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Saturday, 19 April 2014



Higher Hopes.

Drop the needle! It's time to hit your local record store...if you can still find one that is. Then again this is what today's, 'Record Store Day' is all about. An international celebration of viynl on the third Saturday of every April to save the scratches of a hallmark format for music in a day and age that has seen the rise of MP3's and iPod's rendering the compact disc extinct...and let's take a reel moment for those poor, deck to deck cassette's too. Remember making those 'I hope the D.J. doesn't talk over this radio recording' mixtapes you used to make for the one you lusted over in school? Somehow and somewhere in this digital age of iPad's and Kindle's, records and the crates you find them in are striving and surviving. It may be due to the downloadable, MP3 code most carry now. Or the testament to the traditions of old-school romanticism which is thankfully the reason books and the beautiful libaries they exist in still stand, shelf by shelf today. In most towns and cities you can still find your local, neighbourhood, favourite independent record store and its this culture that this day celebrates bringing together artists and their fans in a jukebox spin that would make the Fonz proud hey? The 'Happy Days' of this weekend warrior tradition is turning even faster for the music geeks equivalent of a comic-book store this year with many big artists getting involved from the best of British band Coldplay, to the legend David Bowie himself, to go along with many more like The Doors and R.E.M. classics. Still, amongst all this new and old, megastar and indie talent there's one record by one man that everyone must raise their needles for. If anyone in music epitomises the success over struggle, hard-working notion of a local boy taking on the world with his well, worn boots than it's New Jersey's own Bruce Springsteen. Now the boss is back yet again with something special that years from now will become a rare hidden gem that you may just find with the rest of this testaments treasures.

Here he is ladies and gentelmen. He's back after a three-month layover. For the record and for this day there's nothing more fittingly perfect than some new and classic Springsteen from the boss himself. Recentely on the second-hot streak of his post-middle-age career that started with New York's 'Rising', this generations American icon hasn't stopped 'Working On A Dream' with 'Wrecking Ball' like 'Magic' in this new milleniuum. The man who holds some of the most iconic records in all music in his classic catalogue from 'Born To Run' and 'Born In The U.S.A.' to 'The River' and 'Nebraska' has recentely given the winter worn blue-collar, blues feeling of the start of the year a new lift with his epic, enthusiastic energy. Just call him 'Mr. January' as he's owning the start of the years he continues to rule with his epic three-hour concerts set all around the world. This year we where given even more 'High Hopes' as Springsteen released a redux album of old B-Side, covers and live material that was magnificent and fresher than most young bands first, fantastic feeling records. With a Rage Against The Machine assist of 'The Nightwatchman' Tom Morello, E Street was paved with new power for this generation as rocks king over Prince stormed through some stellar classics at a new sonic speed from 'American Skin (41 Shots)' to 'The Ghost Of Tom Joad' to go along with Suicide's alive 'Dream Baby Dream' and the latest singled out success 'Just Like Fire Would'. Burning bright with even more B-sides of the record, Bruce had so much cutting-room floor material to master through that he even had to leave some records off this set, like only the man with the Dylan rivalling songbook can. Thankfully though for the collectors and the bootleggers we have a real find now as The Boss brings four of the most formidable of these tracks to the forefront going all Kevin Spacey for the 'American Beauty' E.P. for the record stores today. Like a million rose petals flying towards you this is iconic beauty of America like a classic movie...but this is a classic release for the record collection and Springsteen catalogue. You can put this next to the 'Chimes Of Freedom', 'Blood Brothers' (which birthed the original 'High Hopes') and 'Magic Tour Highlights' (that birthed the Morello marriage on the alive, live 'Ghost Of Tom Joad' reawakening) E.P's of Springsteen's extended play best.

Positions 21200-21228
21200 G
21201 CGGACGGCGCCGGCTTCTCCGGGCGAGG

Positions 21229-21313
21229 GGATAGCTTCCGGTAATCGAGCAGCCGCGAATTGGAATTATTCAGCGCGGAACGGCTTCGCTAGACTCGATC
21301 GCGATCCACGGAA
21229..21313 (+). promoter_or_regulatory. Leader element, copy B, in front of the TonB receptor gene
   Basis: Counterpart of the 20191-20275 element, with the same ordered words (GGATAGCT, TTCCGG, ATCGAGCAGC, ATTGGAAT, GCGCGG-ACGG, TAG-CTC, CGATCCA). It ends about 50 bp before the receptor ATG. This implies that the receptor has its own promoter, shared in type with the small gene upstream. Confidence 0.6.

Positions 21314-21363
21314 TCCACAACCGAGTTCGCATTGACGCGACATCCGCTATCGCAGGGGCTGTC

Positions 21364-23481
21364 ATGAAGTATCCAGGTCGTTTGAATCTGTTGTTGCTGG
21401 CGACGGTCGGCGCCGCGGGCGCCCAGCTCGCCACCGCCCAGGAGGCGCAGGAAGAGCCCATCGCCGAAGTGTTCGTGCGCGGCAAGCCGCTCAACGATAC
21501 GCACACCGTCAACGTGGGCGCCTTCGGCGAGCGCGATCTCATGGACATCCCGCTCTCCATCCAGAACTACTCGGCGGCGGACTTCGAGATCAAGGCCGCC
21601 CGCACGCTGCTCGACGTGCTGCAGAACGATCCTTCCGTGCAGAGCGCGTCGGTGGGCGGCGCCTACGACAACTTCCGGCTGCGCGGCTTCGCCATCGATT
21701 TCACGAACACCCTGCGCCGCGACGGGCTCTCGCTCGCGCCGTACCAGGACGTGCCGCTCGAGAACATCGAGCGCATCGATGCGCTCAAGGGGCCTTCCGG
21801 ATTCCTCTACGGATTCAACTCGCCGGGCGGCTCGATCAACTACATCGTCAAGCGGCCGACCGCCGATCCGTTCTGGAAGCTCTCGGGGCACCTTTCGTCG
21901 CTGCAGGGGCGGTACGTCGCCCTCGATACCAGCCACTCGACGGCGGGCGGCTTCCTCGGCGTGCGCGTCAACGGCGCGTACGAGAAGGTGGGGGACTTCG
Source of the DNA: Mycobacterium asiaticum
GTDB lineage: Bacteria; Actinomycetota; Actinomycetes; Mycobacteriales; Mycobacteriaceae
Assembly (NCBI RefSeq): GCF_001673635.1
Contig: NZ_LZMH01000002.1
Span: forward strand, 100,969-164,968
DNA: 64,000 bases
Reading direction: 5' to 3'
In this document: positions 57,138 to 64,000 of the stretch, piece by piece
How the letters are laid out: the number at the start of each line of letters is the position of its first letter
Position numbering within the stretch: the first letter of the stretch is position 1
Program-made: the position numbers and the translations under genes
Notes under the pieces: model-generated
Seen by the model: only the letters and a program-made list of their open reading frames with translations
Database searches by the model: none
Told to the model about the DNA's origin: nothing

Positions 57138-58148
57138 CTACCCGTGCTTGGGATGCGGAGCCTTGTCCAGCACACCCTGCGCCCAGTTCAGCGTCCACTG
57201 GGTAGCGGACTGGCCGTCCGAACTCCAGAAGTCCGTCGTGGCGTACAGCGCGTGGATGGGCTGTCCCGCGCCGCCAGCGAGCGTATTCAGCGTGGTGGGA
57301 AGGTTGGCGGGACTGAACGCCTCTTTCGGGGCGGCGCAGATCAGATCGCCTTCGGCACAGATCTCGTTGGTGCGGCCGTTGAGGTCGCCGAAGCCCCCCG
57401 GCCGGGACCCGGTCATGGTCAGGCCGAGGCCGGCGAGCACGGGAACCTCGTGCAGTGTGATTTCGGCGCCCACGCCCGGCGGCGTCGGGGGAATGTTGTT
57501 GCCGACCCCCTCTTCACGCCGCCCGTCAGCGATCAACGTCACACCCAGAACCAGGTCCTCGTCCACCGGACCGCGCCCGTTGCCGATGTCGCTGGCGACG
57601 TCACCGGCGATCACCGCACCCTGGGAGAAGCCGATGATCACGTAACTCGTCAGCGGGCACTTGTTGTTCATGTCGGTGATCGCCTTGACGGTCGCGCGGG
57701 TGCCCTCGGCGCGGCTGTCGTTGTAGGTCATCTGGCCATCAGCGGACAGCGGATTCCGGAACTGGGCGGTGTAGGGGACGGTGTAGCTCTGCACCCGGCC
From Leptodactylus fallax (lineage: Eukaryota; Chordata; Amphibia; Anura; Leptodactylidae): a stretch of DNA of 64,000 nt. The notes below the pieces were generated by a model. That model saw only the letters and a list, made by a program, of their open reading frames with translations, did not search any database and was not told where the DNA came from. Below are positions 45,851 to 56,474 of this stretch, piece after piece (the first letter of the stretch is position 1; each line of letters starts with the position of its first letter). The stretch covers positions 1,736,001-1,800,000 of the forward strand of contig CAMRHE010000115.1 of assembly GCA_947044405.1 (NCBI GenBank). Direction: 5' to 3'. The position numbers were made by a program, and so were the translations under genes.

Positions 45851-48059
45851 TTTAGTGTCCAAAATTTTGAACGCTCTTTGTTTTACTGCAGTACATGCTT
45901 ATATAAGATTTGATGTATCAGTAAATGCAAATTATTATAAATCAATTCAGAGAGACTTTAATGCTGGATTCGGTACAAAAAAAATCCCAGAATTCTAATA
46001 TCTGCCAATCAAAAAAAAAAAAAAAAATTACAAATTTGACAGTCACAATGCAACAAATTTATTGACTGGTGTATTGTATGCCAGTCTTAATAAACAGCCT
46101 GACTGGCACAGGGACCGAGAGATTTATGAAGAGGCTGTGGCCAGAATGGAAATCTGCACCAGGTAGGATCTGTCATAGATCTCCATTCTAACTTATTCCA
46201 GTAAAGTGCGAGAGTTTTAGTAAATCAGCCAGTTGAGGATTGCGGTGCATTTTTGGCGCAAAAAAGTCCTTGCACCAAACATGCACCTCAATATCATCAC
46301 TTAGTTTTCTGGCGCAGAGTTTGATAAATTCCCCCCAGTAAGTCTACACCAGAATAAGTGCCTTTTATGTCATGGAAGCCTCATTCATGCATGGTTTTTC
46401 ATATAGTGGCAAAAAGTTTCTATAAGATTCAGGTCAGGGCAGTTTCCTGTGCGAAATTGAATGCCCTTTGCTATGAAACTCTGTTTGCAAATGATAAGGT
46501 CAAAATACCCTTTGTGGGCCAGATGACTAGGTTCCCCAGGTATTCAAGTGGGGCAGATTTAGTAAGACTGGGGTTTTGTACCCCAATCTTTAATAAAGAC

From the built for a frame on-your-wall, cool cover you can tell this release is a classic and no throwaway, cashed-in side project. From it's Californian cool atmosphere to the off-cream, classic American car adorned by a denim clad girl sitting on the bonnet, this could be Frankie or Wendy ready to take a trip with the young Springsteen out of town and to the highways of the American dream. 'American Beauty' indeed, like the title-track that leads off with feelings of classic Springsteen with a inspired vocal twist from the baritone boss who keeps showing how underrated his range is (see and hear the falsetto on 'Lift Me Up'). As the Spring sings "I remember last summer drifting through our eyes/We're in the high grass, my finger in your hemline" this season his evoking lyrics and inspiring sound make a welcome return to the fans fondness like they've been missing and waiting for him for years, not months. More new/old classics are embraced with these outstanding outtakes as the man and one of his favourite muses come together for the unshackling of 'Mary, Mary'. After 'The Risings' leftover 'Harry's Place' (a 'Hopes' standout) was replaced with 'Mary's Place', there's nothing contrary here as she returns for more Bruce on this E.P., as the lyrics "I heard they seen you yesterday in Charles Town/I heard about that story going round round/All I got's a book of love with pages worn clean through/A circle of gold and one bleeding tattoo" lament. More storybook songs with lasting lines like "Lipstick case and one lonely red shoe" are found on the 'Hurry Up Sundown' classic that is king even amongst modern American greats like Leon. It's the closing wave to 'Hey, Blue Eyes' however that's the brightest and best way of showing this boss Bruce is an American icon of Sinatra way power. Asking the woman that's caught his dilated pupils "what she's doing tonight" and telling us in tale-told tradition that "it's alright", Springsteen harmonises "In this house it's so easy to set a world on fire/All you need is the need and the money and a soul full of reckless desire" amongst some of his most lyrical immpecable verses...and this is the boss with the realest resume of words. On this Record Day, the tradition of Bruce Springsteen has honoured this one with some of his best work and all music can do in these fitting times of survival. The American dream has never sounded so beautiful. TIM DAVID HARVEY.